Activities during the week included discussions on the challenges of living in an extreme environment, responding to natural and man-made disasters and a dinner address on Thursday evening at the UH Hilton.

The dinner, entitled "Lessons from Space," featured talks by U.S., Soviet and French astronauts on the what can be learned from space.

With the current conference as yet unfinished, Bell is certain of its success.

"I couldn't be more pleased with it," he said."To get this kind of attendance for a first conference in general, particularly this kind of international participation, is really very unusual."

Preliminary plans are already underway for an IDEEA World Forum to be held in Moscow in 1992 and an IDEEA Two Conference in Montreal in 1993.








The University of Houston is in the running for a bowl game if the 3-5 Cougars can win their last three games, said Houston Athletic Director Rudy Davalos.

Davalos said he received word from Aloha Bowl officials on Thursday and that the Cougars are still under consideration for the Christmas Day game. Houston's last bowl appearance was in the 1988 Aloha Bowl in a 24-22 loss to Washington State.

This is the first time since then Houston is eligible for post season play after earning NCAA probation.

"We still have to take care of business (beat Rice, TCU and Texas Tech)," Davalos said. "But their officials have told us if Stanford falls we will be considered as strongly as anyone else."

Stanford, 6-3, is currently the front runner to face 6-4 Georgia Tech, but the Cardinal face a road game at Washington State this weekend before closing with sixth-ranked California.

Arizona State, 5-4, and Pittsburgh, 6-4, are the other contenders. The Sun Devils, however, must face California and archrival Arizona on the road in Tucson. Pittsburgh has lost four of their last five games and has a date remaining with eighth-ranked Penn State.

Pittsburgh is the only one of the teams involved to have won the NCAA-mandated six wins against Division I-A competition. Stanford's six wins include one over Cornell, which doesn't count under the new NCAA standards. So, the Cardinal must win at least one of their next two for bowl participation.

Arizona State must win at least one game and Houston has to win all three games.

A factor which could weigh in Houston's favor is the 1988 Aloha Bowl drew the largest television rating of any non-Jan. 1 bowl game that year. It was also the largest television rating the Aloha Bowl has ever garnered.








Problems inherent in the Houston Independent School District, which are taxing even the most experienced and dedicated teaching professionals, are not having an adverse effect on recruiting efforts involving UH education and teacher certification majors.

HISD's budgetary woes, overcrowding, discipline problems and relatively low teacher pay-related problems -- in addition to the heated Texas school finance debate -- have not discouraged students from considering the possibility of a stint at HISD, said Carol Beerstecher, a UH career counselor.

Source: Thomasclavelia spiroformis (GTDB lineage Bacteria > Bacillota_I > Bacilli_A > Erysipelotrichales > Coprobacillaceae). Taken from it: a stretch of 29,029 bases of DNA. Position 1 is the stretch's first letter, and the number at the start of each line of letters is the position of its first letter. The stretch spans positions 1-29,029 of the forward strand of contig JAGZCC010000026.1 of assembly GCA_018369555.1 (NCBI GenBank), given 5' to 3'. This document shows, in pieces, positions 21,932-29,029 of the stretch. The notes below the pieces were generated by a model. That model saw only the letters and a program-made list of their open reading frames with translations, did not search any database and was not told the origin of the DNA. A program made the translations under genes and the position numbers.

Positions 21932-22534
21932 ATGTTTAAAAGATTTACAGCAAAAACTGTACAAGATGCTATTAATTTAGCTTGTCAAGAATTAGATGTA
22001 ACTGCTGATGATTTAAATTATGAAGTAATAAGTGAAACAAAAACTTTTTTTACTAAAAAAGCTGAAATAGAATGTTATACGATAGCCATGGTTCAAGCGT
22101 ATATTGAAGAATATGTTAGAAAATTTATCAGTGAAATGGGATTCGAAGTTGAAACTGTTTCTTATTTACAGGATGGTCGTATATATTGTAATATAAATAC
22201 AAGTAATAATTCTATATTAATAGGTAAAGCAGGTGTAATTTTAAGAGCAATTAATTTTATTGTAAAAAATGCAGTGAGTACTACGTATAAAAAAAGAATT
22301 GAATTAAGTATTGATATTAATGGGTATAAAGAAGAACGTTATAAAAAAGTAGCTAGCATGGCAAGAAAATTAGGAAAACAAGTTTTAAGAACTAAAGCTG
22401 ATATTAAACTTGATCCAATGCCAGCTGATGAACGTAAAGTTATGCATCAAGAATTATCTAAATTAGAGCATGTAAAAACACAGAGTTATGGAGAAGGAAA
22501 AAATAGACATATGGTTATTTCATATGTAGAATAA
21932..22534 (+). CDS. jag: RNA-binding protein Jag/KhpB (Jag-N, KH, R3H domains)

Education majors must be looked at individually, as each school should be, Beerstecher said.

She said 61 education majors graduating with bachelor's degrees and 18 education majors graduating with master's degrees accepted offers made by the various school districts within the Houston area.

"HISD is by far the most popular choice among education majors," Beerstecher said.

Earlier this year, 300 HISD administrative positions were scrapped by Superintendent Frank Petruzielo. Last week, Petruzielo and the school board approved a 5-percent property tax hike, which will account for an additional $17 raise in fees per resident.

Average Scholastic Aptitude Test scores for HISD students, which are generally below the national average, declined even further this year. Increasing discipline and crime problems also plagued the school district, which has a population of about 190,000.

As with the members of the Houston Police Department, HISD teaching faculty have continually voiced their concerns about relatively low salaries and the lack of across-the-board pay raises.

Despite the fact that the district is in a state of flux, these problems are not discouraging significant numbers of UH education majors from applying to teach in the district, Beerstecher said.

Once they have established themselves in HISD, she said some former students had legitimate complaints about discipline and administrative problems, salaries, the burden of paperwork and extra non-teaching responsibilities.

"Teachers have the tremendous responsibility to do everything and teach," she said.

"Some students tell me they are absolutely thrilled about working in HISD. Some say they are getting good training and that their school's administration supports them," Beerstecher said.

Allen Warner, assistant dean of the College of Education, said the "schools need to be a place where teachers are free to teach at least the basic skills and help young people prepare for college and the work place."

He rated HISD as "average," and said his picks for the top three school districts in the area include Spring Branch, Conroe and Humble.

"Nevertheless, out of 250 to 300 former UH students who decide to teach each year, about 80 -- by far, the largest number for any single district -- eventually choose HISD," Warner said.

Warner said education majors can take advantage of other opportunities available in the area of education.

The Texas Center for University-School Partnerships, founded by President Marguerite Ross Barnett, affords students and faculty the opportunity to help improve local schools by lending university expertise, he said.

TCUSP is part of a larger group of 37 colleges and universities nationwide that participate in similar programs.

An example he cited was the partnership with Jack Yates High School, which has resulted in a tutoring program.


Visit The Daily Cougar